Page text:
Mercedes Lackey’s Reserved for the Cat is a fun take on the Puss in Boots story starring a young ballerina named Ninette in the place of the poor miller’s son and Thomas, a magical talking cat, in the role of Puss. Set around 1910, this adaptation starts in France, but spends most of its time in England. Since it’s part of the Elemental Masters series, we have Air and Water Mages, Fire Masters, and Elemental Creatures of all kinds in our cast.

Once again, I enjoy Lackey’s heroine immensely. While not as spunky as others, she shows grace and courage in the face of crisis and is surprisingly quick of mind. Her ability to think on her feet keeps her from ever becoming a damsel in distress (despite being the target of a malevolent magical critter) and enables her to actively contribute to the other characters’ plans to protect her.

One of the best parts of the book is Ninette’s initial reaction to Thomas. She’s out of work and starving. When a talking cat provides her with money, her first thought is, “I’m going mad”, followed very closely by, “I’m hallucinating from lack of food”. She finally settles on, “This is a fever dream”, and so obeys the cat’s cryptic instructions and finds herself in England. As Thomas proves repeatedly that he is no figment of her imagination and that he has her best interests in mind, she begins to trust and rely on him.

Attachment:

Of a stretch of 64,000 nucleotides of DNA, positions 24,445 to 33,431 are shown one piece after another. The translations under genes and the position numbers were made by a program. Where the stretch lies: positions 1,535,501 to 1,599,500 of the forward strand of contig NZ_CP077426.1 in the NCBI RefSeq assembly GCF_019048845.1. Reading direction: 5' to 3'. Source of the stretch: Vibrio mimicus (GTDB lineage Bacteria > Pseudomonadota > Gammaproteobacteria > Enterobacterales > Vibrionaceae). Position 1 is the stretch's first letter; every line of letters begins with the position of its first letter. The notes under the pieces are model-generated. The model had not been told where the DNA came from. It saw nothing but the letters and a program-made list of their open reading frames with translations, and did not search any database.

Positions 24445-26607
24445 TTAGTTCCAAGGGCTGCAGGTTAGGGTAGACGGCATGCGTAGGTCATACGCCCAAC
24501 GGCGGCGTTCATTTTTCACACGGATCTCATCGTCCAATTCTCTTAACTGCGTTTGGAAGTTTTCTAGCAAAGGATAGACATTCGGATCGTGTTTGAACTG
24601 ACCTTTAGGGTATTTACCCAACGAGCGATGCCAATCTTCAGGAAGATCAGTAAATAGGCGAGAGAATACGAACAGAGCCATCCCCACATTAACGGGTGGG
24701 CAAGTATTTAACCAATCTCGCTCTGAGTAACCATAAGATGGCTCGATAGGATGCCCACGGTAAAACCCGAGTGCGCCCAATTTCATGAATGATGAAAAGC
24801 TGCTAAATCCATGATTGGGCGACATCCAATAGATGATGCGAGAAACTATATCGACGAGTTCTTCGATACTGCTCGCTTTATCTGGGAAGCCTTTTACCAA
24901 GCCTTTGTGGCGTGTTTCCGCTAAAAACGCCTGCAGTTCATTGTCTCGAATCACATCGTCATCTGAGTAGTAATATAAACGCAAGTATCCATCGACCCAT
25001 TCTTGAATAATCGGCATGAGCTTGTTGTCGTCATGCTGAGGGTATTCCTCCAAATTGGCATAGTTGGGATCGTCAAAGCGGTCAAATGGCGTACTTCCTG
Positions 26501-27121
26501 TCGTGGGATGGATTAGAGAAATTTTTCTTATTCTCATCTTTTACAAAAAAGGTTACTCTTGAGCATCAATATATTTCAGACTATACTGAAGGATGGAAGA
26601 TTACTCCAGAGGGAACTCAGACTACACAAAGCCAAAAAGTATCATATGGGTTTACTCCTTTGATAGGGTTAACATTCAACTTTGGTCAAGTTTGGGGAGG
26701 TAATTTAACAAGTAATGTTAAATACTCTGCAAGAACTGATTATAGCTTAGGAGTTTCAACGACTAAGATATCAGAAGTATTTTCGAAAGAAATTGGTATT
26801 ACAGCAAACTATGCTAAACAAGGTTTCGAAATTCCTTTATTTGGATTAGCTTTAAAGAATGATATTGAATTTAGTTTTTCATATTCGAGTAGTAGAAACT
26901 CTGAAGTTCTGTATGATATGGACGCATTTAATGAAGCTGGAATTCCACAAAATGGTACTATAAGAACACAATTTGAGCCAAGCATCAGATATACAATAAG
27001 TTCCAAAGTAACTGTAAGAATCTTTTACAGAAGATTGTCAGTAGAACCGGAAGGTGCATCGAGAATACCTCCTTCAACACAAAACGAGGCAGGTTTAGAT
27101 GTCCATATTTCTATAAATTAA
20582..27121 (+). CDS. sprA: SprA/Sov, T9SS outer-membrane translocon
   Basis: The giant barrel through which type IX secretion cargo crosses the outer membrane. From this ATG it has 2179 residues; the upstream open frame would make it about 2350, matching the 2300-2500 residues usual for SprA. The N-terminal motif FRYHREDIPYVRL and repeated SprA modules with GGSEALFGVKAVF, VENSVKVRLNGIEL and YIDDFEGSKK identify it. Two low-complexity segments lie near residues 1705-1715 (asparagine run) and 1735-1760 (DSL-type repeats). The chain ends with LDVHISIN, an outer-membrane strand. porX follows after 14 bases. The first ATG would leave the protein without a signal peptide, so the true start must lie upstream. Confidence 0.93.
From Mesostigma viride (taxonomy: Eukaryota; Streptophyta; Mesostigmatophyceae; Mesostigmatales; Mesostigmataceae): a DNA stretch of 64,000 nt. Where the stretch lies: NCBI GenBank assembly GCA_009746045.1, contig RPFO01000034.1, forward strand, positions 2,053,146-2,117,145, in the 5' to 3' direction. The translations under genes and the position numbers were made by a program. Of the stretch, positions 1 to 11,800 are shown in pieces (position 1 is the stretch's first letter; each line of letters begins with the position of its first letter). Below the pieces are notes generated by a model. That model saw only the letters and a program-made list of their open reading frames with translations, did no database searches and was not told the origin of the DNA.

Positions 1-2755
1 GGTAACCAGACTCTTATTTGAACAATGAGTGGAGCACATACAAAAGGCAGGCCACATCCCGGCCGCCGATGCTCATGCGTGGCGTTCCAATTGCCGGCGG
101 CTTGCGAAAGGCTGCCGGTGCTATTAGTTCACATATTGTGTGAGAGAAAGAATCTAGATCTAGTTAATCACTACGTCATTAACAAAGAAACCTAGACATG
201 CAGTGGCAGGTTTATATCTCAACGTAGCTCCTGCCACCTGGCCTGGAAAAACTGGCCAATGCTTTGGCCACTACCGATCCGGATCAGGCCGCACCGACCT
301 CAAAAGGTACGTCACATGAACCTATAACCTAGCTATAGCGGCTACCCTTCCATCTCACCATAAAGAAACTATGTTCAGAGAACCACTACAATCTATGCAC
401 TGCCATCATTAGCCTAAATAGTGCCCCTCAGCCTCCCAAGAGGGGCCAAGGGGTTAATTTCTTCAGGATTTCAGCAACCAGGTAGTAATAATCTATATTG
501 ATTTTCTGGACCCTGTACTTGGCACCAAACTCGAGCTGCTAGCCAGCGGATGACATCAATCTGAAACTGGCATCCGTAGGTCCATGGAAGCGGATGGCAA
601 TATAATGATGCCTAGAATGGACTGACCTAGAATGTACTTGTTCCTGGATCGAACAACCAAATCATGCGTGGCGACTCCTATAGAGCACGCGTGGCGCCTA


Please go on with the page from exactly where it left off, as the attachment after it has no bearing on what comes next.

I say that this is one of the best parts, not because it’s spectacularly written, or even because it’s particularly rare in such fantasy stories, but because it is so honest a reaction. That kind of realism causes  Ninette to be more relatable  as a character and makes readers’ suspension of disbelief all the easier, drawing us further into the book.

So, while The Fairy Godmother will always, I think, be my favorite story by Mercedes Lackey, Reserved for the Cat comes in a very close second. With the wonderful cast of characters, this book never fails to entertain me, no matter how many times I re-read it.

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